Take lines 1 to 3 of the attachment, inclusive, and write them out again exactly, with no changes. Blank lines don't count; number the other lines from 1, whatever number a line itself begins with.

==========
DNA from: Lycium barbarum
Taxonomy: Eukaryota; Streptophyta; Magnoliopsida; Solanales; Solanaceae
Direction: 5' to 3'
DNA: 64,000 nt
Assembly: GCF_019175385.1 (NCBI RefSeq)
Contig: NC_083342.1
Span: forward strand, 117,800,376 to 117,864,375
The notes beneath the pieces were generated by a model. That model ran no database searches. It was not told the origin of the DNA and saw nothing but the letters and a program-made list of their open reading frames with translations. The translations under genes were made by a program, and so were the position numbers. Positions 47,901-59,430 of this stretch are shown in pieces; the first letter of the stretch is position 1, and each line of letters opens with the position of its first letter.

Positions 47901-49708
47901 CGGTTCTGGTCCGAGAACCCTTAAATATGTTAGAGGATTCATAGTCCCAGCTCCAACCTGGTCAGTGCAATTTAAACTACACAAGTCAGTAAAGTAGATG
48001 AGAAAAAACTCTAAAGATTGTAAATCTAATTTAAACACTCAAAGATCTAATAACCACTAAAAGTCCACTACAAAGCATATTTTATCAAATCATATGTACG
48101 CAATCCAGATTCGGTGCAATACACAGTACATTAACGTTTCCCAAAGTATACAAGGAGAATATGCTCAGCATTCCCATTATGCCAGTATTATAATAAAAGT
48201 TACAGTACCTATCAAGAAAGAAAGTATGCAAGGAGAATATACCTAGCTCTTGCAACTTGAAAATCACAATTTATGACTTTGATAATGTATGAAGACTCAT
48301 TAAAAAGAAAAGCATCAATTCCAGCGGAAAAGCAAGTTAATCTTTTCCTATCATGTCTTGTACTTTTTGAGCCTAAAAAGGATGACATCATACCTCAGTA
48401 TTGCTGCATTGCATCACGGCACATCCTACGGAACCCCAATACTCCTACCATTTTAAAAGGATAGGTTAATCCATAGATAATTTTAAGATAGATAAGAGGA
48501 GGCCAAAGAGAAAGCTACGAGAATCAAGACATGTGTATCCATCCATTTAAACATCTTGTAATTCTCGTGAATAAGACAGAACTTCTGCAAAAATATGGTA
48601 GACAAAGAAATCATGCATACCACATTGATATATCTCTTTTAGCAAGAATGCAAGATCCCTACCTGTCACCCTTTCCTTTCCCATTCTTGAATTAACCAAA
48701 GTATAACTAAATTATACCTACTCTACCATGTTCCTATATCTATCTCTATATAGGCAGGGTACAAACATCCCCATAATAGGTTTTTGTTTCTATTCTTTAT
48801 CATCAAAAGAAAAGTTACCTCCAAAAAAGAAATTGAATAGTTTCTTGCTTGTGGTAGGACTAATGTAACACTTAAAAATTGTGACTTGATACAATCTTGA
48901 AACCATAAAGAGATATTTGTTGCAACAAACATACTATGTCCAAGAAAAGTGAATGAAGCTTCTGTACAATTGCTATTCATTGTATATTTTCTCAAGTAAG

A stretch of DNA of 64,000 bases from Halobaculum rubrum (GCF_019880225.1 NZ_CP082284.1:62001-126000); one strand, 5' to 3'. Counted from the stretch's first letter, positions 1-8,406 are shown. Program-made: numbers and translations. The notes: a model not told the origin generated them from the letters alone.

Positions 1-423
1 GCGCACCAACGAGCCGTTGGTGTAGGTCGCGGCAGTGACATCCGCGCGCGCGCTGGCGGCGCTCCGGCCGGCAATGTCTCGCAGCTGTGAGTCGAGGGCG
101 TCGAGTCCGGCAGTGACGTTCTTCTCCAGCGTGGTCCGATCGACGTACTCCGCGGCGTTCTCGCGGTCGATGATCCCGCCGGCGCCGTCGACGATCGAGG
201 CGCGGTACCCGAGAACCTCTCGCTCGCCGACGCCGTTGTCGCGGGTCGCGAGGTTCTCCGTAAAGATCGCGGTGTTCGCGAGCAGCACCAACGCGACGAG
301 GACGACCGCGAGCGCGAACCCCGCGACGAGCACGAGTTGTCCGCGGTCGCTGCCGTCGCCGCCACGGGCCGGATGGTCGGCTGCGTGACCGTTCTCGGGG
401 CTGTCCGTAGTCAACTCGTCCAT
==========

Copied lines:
DNA from: Lycium barbarum
Taxonomy: Eukaryota; Streptophyta; Magnoliopsida; Solanales; Solanaceae
Direction: 5' to 3'